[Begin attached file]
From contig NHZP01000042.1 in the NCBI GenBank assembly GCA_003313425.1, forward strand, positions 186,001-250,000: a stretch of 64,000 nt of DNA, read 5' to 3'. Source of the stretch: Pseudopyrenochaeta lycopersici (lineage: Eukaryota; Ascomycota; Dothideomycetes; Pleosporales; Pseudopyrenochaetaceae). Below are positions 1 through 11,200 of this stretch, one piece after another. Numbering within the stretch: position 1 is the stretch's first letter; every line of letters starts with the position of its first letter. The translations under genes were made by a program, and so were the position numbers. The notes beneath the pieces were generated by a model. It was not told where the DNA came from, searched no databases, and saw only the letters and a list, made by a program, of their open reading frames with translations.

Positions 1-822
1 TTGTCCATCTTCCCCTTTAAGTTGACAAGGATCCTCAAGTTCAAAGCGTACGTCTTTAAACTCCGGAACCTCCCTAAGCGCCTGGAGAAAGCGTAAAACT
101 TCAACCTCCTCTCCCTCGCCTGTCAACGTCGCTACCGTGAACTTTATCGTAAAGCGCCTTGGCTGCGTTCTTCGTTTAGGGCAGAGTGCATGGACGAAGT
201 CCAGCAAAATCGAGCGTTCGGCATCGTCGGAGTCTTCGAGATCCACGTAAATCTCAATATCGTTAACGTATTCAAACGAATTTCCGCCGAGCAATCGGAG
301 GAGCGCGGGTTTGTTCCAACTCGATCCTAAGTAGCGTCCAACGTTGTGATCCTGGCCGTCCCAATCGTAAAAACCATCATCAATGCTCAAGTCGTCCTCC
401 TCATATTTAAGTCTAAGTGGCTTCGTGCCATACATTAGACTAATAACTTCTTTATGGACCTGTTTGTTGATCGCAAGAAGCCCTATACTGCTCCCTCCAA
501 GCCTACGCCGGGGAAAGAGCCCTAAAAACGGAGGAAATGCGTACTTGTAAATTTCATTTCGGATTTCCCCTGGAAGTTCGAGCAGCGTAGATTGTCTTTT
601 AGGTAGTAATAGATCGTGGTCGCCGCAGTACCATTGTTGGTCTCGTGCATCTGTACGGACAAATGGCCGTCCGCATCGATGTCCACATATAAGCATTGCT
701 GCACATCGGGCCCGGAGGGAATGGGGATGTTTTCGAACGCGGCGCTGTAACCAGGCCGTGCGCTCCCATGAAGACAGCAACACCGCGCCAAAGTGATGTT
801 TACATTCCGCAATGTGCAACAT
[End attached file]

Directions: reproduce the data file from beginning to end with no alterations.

From contig NHZP01000042.1 in the NCBI GenBank assembly GCA_003313425.1, forward strand, positions 186,001-250,000: a stretch of 64,000 nt of DNA, read 5' to 3'. Source of the stretch: Pseudopyrenochaeta lycopersici (lineage: Eukaryota; Ascomycota; Dothideomycetes; Pleosporales; Pseudopyrenochaetaceae). Below are positions 1 through 11,200 of this stretch, one piece after another. Numbering within the stretch: position 1 is the stretch's first letter; every line of letters starts with the position of its first letter. The translations under genes were made by a program, and so were the position numbers. The notes beneath the pieces were generated by a model. It was not told where the DNA came from, searched no databases, and saw only the letters and a list, made by a program, of their open reading frames with translations.

Positions 1-822
1 TTGTCCATCTTCCCCTTTAAGTTGACAAGGATCCTCAAGTTCAAAGCGTACGTCTTTAAACTCCGGAACCTCCCTAAGCGCCTGGAGAAAGCGTAAAACT
101 TCAACCTCCTCTCCCTCGCCTGTCAACGTCGCTACCGTGAACTTTATCGTAAAGCGCCTTGGCTGCGTTCTTCGTTTAGGGCAGAGTGCATGGACGAAGT
201 CCAGCAAAATCGAGCGTTCGGCATCGTCGGAGTCTTCGAGATCCACGTAAATCTCAATATCGTTAACGTATTCAAACGAATTTCCGCCGAGCAATCGGAG
301 GAGCGCGGGTTTGTTCCAACTCGATCCTAAGTAGCGTCCAACGTTGTGATCCTGGCCGTCCCAATCGTAAAAACCATCATCAATGCTCAAGTCGTCCTCC
401 TCATATTTAAGTCTAAGTGGCTTCGTGCCATACATTAGACTAATAACTTCTTTATGGACCTGTTTGTTGATCGCAAGAAGCCCTATACTGCTCCCTCCAA
501 GCCTACGCCGGGGAAAGAGCCCTAAAAACGGAGGAAATGCGTACTTGTAAATTTCATTTCGGATTTCCCCTGGAAGTTCGAGCAGCGTAGATTGTCTTTT
601 AGGTAGTAATAGATCGTGGTCGCCGCAGTACCATTGTTGGTCTCGTGCATCTGTACGGACAAATGGCCGTCCGCATCGATGTCCACATATAAGCATTGCT
701 GCACATCGGGCCCGGAGGGAATGGGGATGTTTTCGAACGCGGCGCTGTAACCAGGCCGTGCGCTCCCATGAAGACAGCAACACCGCGCCAAAGTGATGTT
801 TACATTCCGCAATGTGCAACAT